Yeah, strap in, it’s more of the inevitable “everybody learns the other show’s premise” encountered in most crossovers. 😉 Also some more schoolgirl French, and a flashback, and some quaint technology — marvel as a pocket pager is presented as something impressive. 😛
The Masque of the Baron
EPISODE SIX: in which some secrets get revealed
The sun shone a dirty yellow, its light sullied by the smog that overhung the city. The Baron smiled happily, joyful at the prospect of the coming Masque. He looked forward to the terror. He always did.
Michel was not so happy. “This,” he said, pointing indignantly at the yellow haze obscuring Montmartre, “is yet another manifestation of the oppression of our people, is it not, mon maître?”
The dark Baron turned to Michel. He said nothing, but smiled all the more. Michel was an excellent pupil. Almost as good as Robespierre. Of course, Robespierre had been a bright man to begin with. All he had needed was the flame. Michel required so much more tutoring. But then, Robespierre’s independence had cost him his head.
“What do you think?” asked Michel suddenly.
The dark man regarded Michel solemnly. “The pollution of the air,” he said, “is merely a metaphor for the pollution of the mind.”
Michel frowned. “What do you mean?”
“Television, my friend,” replied the Baron. “Newspapers. Radio. The World Wide Web. Misinformation easily and subtly fed into the mind.”
Michel gasped in awe. “What would I do without you, mon ma=EEtre?”
Outwardly, the Baron smiled fondly and modestly. Inwardly, he smirked. It was never this easy with Robespierre. It was almost this easy with Vlad “The Impaler” Dracula, but never was it so much fun. He laughed happily and threw an arm around Michel. “Never fear, my friend,” he said, smiling. “Never fear.”
“Never fear,” said le Baron Lucien Noir, leaning back in his seat in Robespierre’s sitting room, having just poured himself a fresh cup of tea.
Robespierre himself was standing at the window, peering out at the citizens below. “Never fear? Is that all you can say?”
The Baron did not answer immediately. Instead, he brought his teacup to his mouth and took a sip. It was very sweet. “Now, now, my friend. Hébert is dead.”
“But the bloodshed!” breathed Robespierre, turning from the window. There was pain on his face. “We are making a poor example of ourselves.”
“You and I?” asked the Baron.
“No, no, no,” said Robespierre, shaking his head. “The Republic! And I still think it was a bad idea to outlaw Christianity.”
The Baron raised an eyebrow at this. “But the Cult of the Supreme Being was your idea, Maximillien.”
“Religion is necessary for order,” replied Robespierre, sinking into an armchair opposite the Baron. “The only problem with Christianity was it’s insistence upon dichotomy. All men are created equal, my friend.”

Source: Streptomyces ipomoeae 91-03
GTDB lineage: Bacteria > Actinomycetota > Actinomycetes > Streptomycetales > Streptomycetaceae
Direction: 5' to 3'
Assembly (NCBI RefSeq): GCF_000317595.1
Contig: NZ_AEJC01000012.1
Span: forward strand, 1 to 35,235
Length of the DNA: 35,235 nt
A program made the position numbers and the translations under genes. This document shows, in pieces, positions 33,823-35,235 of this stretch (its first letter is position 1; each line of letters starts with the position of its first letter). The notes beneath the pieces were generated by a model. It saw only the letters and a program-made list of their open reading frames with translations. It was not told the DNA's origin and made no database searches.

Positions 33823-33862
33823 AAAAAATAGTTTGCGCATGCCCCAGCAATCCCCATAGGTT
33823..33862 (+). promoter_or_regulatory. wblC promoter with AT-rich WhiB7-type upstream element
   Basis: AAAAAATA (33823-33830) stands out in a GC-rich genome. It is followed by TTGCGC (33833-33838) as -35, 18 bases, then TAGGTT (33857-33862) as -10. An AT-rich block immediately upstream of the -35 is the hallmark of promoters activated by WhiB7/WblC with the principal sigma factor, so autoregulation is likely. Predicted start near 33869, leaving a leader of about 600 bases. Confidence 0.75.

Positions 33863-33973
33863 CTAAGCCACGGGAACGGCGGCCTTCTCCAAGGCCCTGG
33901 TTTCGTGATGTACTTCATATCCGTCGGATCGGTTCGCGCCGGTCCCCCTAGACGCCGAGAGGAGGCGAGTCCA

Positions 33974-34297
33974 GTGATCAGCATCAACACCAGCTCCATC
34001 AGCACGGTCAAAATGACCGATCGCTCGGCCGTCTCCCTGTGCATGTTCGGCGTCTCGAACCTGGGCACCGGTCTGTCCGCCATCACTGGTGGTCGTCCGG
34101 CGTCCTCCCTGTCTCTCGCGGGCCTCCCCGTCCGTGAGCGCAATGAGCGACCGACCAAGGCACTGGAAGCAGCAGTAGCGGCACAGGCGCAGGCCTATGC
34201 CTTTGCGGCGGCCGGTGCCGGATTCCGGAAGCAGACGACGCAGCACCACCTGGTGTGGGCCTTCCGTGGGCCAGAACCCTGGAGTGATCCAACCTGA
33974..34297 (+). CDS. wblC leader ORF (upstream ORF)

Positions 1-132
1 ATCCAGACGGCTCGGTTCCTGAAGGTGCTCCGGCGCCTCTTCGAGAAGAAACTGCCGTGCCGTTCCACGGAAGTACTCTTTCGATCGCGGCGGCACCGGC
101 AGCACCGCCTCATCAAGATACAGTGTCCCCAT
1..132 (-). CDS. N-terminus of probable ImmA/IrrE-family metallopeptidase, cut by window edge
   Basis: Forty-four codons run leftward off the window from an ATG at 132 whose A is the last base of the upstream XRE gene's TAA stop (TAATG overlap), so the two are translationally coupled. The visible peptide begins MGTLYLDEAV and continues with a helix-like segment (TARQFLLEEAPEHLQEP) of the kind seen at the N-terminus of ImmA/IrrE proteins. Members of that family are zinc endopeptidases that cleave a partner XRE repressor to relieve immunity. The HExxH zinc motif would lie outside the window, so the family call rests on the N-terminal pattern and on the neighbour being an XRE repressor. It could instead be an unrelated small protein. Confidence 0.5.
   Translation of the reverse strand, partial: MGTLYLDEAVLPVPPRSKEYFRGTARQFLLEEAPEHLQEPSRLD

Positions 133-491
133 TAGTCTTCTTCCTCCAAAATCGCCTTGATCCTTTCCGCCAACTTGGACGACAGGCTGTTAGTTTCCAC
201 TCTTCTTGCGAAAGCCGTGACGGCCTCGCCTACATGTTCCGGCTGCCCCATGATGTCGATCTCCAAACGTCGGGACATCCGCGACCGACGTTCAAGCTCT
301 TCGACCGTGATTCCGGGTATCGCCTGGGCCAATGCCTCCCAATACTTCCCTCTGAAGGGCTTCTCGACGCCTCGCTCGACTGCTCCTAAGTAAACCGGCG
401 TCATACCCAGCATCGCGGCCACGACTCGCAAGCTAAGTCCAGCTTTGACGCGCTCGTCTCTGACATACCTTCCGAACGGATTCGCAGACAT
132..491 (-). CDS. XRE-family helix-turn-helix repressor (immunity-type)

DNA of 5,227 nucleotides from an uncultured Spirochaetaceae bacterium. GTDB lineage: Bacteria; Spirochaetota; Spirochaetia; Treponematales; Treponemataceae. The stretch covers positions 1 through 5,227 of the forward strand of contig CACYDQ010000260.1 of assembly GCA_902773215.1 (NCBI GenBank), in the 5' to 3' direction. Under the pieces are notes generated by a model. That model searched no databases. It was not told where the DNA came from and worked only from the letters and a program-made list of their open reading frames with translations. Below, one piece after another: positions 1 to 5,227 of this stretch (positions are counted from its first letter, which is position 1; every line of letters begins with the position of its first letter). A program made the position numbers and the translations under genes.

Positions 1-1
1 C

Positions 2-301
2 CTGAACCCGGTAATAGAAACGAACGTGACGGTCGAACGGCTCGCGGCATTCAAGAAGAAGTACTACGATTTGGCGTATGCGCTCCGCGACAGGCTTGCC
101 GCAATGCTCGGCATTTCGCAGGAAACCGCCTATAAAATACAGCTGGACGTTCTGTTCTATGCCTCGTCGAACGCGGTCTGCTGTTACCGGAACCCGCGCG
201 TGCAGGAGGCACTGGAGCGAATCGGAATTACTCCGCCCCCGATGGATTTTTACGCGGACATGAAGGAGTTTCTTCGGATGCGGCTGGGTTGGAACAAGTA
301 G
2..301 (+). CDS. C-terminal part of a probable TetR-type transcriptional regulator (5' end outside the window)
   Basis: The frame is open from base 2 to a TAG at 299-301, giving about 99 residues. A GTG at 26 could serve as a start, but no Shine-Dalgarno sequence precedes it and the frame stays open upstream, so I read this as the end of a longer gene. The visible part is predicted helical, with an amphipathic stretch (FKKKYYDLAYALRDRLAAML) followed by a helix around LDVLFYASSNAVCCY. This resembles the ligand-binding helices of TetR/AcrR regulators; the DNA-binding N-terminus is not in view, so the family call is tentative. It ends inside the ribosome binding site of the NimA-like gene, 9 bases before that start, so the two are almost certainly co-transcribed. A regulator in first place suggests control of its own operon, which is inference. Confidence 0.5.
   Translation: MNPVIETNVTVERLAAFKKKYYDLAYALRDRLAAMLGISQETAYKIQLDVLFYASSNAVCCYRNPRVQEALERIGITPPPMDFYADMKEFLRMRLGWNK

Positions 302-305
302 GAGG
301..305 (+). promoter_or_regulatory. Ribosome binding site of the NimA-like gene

“Who told you that?”
“Lafayette, I think.”
“And look where it got him.”
Robespierre looked up. “Yes, I know.” He sighed. It had been very distressing when Lafayette had been executed. “Even the best men can fall away from the truth.”
The Baron set his tea aside and looked into Robespierre’s eyes. He saw a very tired man inside. Perhaps he’d been pushing the Frenchman too hard. “What’s happened?” he asked, knowing full well the truth.
Robespierre had become paranoid.
“There are still Hébertist factions,” he replied. “But none are man enough to show themselves.”
–Small wonder, thought the Baron, thinking fondly of Madame Guillotine.
“I think . . .,” began Robespierre, choking back his words as though stricken with grief. “I think that Danton is one of them.”
The Baron affected sympathy, knowing that Danton had always been a good friend and supporter of Robespierre. –All the better, he thought to himself. Danton was a known friend of Robespierre’s and a stout defender of liberty. And there was no evidence of insurrection. “I am so sorry, my friend,” he said.
“It is the price we pay,” replied Robespierre, a hardness growing in his voice. “When one crusades for virtue and liberty, one can hold no quarter.”
The Baron nodded with determination. “As always, my friend, you are right.” And he took his leave of Robespierre, content.
A week later, Danton was dead. Over the next five months, over 2,500 others followed his steps to the guillotine, including the Baron’s sacrifice. And the dark Baron was exceedingly pleased.
“I am very pleased,” said the Baron, patting Michel on the shoulder. “You have done much, and will do much more, my friend.”
Michel actually blushed with gratitude. “Thank you, mon maître, but I do not think I deserve such praise.” He smiled. “It is you . . . .” He broke off as his brand new pager went off. He unclipped it from his belt and read the LCD readout on the little device.
“What is it?” asked the Baron.
“Beta group has taken prisoners.”